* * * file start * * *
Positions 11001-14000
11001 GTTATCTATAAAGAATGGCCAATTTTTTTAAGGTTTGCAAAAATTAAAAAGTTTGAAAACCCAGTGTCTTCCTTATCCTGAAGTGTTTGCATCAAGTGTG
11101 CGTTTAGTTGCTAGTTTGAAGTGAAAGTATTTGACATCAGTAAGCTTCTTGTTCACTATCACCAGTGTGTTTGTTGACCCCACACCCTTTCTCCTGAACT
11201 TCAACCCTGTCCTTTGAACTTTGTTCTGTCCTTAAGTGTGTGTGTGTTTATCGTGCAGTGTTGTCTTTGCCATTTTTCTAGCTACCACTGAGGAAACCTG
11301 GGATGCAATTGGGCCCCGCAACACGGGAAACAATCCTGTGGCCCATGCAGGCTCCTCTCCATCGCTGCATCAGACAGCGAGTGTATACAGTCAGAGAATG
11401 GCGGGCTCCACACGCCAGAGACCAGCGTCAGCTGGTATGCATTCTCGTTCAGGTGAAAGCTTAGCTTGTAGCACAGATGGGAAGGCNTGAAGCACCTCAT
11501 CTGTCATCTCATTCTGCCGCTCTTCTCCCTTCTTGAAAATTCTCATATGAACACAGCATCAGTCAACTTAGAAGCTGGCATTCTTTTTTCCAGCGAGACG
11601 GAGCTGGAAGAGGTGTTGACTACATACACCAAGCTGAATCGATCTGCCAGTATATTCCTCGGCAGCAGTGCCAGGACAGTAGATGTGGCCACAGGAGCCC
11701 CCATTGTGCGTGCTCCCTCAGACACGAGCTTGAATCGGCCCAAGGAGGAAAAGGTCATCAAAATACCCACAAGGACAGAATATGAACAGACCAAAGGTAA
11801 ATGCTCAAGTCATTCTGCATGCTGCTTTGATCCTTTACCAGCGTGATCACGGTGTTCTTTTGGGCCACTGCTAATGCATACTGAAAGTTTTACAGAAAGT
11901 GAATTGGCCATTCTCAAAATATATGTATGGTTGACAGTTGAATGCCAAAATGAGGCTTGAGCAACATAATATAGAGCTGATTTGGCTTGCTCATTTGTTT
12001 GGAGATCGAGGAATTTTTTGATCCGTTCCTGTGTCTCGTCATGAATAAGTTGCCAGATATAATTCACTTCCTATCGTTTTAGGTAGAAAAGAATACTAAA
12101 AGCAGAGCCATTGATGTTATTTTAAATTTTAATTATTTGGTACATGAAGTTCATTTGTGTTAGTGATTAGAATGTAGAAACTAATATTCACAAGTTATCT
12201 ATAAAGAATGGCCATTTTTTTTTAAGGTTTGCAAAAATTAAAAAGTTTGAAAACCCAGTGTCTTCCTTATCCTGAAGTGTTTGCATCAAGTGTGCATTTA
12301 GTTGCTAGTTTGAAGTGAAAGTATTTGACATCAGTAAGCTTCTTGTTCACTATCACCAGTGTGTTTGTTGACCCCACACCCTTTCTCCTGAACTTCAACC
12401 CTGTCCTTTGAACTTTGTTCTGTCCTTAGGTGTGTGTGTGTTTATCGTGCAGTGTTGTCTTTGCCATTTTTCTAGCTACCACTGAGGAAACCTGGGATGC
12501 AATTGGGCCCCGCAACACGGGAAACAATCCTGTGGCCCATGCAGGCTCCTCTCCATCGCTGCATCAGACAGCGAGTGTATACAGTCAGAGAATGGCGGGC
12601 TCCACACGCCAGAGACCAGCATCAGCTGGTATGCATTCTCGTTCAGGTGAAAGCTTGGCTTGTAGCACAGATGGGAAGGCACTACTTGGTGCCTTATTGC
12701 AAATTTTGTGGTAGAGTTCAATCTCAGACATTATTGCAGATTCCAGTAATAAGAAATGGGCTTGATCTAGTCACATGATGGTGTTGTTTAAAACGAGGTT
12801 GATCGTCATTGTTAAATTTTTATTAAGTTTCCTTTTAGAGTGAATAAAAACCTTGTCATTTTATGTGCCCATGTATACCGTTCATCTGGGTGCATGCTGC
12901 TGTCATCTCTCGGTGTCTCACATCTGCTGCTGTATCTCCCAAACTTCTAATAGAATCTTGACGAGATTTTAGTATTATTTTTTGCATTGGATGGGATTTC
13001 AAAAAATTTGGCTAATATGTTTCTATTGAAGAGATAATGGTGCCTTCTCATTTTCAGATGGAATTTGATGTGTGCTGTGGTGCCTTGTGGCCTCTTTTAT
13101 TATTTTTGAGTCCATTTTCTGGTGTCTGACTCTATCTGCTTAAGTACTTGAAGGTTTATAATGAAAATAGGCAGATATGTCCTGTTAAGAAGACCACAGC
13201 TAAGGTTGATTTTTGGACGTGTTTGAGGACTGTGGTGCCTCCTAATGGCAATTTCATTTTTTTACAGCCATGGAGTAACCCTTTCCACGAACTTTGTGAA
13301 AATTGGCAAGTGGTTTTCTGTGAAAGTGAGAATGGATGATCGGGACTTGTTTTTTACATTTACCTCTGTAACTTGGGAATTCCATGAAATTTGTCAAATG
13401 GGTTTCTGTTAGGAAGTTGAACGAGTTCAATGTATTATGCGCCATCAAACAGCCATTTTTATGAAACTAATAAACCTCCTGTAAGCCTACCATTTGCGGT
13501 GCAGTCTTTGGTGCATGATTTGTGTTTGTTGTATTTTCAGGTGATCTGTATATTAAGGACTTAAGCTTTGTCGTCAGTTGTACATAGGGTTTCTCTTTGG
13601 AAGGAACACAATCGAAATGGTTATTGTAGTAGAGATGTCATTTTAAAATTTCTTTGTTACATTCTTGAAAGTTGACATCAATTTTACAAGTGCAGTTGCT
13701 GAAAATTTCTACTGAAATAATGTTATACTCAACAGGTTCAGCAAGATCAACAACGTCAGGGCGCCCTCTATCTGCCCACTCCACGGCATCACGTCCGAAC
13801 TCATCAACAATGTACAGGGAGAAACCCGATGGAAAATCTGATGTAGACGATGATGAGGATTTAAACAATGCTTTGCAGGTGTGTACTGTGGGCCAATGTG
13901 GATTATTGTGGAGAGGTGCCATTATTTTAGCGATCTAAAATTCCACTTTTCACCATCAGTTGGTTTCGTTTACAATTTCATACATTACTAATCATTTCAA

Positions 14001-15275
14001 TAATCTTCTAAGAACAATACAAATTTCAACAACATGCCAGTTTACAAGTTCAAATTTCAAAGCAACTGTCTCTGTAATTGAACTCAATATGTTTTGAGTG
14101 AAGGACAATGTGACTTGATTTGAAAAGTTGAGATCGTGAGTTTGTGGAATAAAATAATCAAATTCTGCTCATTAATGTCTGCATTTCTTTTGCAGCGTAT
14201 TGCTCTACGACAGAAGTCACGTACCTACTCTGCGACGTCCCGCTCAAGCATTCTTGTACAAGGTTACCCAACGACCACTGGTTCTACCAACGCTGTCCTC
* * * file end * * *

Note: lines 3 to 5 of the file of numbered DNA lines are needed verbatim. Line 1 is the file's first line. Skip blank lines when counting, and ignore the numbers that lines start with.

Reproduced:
11101 CGTTTAGTTGCTAGTTTGAAGTGAAAGTATTTGACATCAGTAAGCTTCTTGTTCACTATCACCAGTGTGTTTGTTGACCCCACACCCTTTCTCCTGAACT
11201 TCAACCCTGTCCTTTGAACTTTGTTCTGTCCTTAAGTGTGTGTGTGTTTATCGTGCAGTGTTGTCTTTGCCATTTTTCTAGCTACCACTGAGGAAACCTG
11301 GGATGCAATTGGGCCCCGCAACACGGGAAACAATCCTGTGGCCCATGCAGGCTCCTCTCCATCGCTGCATCAGACAGCGAGTGTATACAGTCAGAGAATG